School Community Rallies Around Student with Wilms’ Tumor

Cyndi Strzynski was always a bubbly, active little girl. Even though she has been facing an immense challenge, she still tries to keep a smile on her face at all times. As shared by Eagle Country Online, the first grade student was recently diagnosed with Wilms’ tumor, a rare form of childhood kidney cancer that is also referred to as nephroblastoma. 

Unfortunately, her cancer has metastasized (spread) from her kidneys to her lungs; Cyndi also had to undergo kidney removal, as well as continued chemotherapy and radiation. Her treatments last for eight hours or more, leaving the girl exhausted. 

Despite these struggles, Cyndi and her family find comfort in the local Indiana community that has rallied behind them in support. On February 14, 2023, Aurora Elementary School—where Cyndi attends—held a special themed day called “Hats Off to Cyndi.” The school shared information about different conditions that may cause hair loss; through this, the school hoped to raise awareness and educate students. 

On “Hats Off to Cyndi” day, each classroom took a photo to send to Cyndi, created cards for her, and collected donations in her honor. The teachers at the school have also created a Meal Train to support the family and ensure that they have the help and resources needed during this journey. 

Wilms’ Tumor: An Overview

As described above, Wilms’ tumor may also be referred to as nephroblastoma; while this cancer is rare, it is also the most common form of kidney cancer in children. While it can affect both kidneys, it most commonly occurs in one. Wilms’ tumor predominantly affects children under five years old, with the risk significantly decreasing with age. Doctors are unclear of the exact cause of Wilms’ tumor, though risk factors have been identified: a family history of this cancer, aniridia, hemihypertrophy, certain rare diseases such as Beckwith-Wiedmann syndrome, and being of African-American descent. Symptoms can include:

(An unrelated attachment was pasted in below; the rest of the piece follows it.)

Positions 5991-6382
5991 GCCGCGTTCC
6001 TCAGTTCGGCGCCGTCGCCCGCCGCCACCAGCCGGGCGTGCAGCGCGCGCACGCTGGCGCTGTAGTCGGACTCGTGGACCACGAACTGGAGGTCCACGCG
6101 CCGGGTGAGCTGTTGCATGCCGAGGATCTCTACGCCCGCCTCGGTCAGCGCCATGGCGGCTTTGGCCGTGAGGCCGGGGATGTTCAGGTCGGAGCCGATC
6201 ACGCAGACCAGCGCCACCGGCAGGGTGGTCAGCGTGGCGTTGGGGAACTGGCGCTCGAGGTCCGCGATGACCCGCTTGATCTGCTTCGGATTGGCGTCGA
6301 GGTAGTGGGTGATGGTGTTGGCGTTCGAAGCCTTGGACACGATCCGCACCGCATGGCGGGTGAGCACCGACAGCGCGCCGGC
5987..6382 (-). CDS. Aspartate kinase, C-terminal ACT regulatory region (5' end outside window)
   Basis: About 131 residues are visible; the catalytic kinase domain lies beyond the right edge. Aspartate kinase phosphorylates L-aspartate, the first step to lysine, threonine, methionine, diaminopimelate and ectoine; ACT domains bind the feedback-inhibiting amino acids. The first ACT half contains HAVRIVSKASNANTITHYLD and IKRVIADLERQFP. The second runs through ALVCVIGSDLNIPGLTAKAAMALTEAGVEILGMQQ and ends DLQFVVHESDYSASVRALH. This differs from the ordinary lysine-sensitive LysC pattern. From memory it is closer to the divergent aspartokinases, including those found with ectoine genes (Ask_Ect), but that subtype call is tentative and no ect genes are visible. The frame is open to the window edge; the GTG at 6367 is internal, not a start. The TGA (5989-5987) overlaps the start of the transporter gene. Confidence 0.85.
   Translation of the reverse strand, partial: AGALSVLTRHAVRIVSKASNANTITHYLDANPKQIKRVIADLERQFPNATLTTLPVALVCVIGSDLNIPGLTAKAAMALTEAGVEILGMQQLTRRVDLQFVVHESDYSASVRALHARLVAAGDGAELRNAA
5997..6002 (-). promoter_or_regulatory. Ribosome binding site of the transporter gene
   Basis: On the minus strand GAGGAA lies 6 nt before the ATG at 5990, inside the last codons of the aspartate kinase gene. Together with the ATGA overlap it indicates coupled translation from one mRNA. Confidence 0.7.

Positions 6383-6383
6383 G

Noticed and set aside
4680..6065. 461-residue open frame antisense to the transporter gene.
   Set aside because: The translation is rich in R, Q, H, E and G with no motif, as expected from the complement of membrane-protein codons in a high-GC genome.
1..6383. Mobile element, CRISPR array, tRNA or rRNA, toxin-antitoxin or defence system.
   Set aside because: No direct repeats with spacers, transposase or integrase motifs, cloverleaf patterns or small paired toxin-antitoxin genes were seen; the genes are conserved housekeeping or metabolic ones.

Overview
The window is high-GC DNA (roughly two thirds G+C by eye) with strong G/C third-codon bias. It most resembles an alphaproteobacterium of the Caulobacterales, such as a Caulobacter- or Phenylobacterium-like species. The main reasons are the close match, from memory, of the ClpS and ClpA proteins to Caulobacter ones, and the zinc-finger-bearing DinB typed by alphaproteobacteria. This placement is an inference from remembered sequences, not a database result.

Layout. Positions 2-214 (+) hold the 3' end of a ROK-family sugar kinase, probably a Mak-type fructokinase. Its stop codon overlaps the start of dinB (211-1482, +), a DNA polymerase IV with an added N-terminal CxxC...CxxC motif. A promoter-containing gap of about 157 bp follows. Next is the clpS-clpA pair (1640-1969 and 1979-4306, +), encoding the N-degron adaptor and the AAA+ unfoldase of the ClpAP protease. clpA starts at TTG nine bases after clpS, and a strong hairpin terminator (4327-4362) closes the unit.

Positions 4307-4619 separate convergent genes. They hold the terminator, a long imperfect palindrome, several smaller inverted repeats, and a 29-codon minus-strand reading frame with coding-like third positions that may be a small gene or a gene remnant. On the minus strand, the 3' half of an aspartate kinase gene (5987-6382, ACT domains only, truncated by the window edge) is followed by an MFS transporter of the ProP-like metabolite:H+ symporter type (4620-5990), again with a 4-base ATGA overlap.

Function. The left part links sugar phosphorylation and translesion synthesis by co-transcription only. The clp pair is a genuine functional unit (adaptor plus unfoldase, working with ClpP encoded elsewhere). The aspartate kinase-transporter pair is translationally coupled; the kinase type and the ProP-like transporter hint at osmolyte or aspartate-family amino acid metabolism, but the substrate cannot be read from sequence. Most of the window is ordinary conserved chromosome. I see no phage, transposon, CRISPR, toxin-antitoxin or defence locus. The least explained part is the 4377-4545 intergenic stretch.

• Constipation
  • A mass in the abdomen that you can feel
  • Abdominal pain and swelling
  • Nausea and vomiting
  • High blood pressure
  • Appetite loss
  • Fever with no known cause
  • Frequent or recurrent urinary tract infections (UTIs) 
  • Hematuria (blood in the urine)
  • Shortness of breath

Treatment options for Wilms’ tumors include surgery, radiation, and chemotherapy. Surgery is usually the first step in treatment.

Jessica Lynn

Jessica Lynn

Jessica Lynn has an educational background in writing and marketing. She firmly believes in the power of writing in amplifying voices, and looks forward to doing so for the rare disease community.

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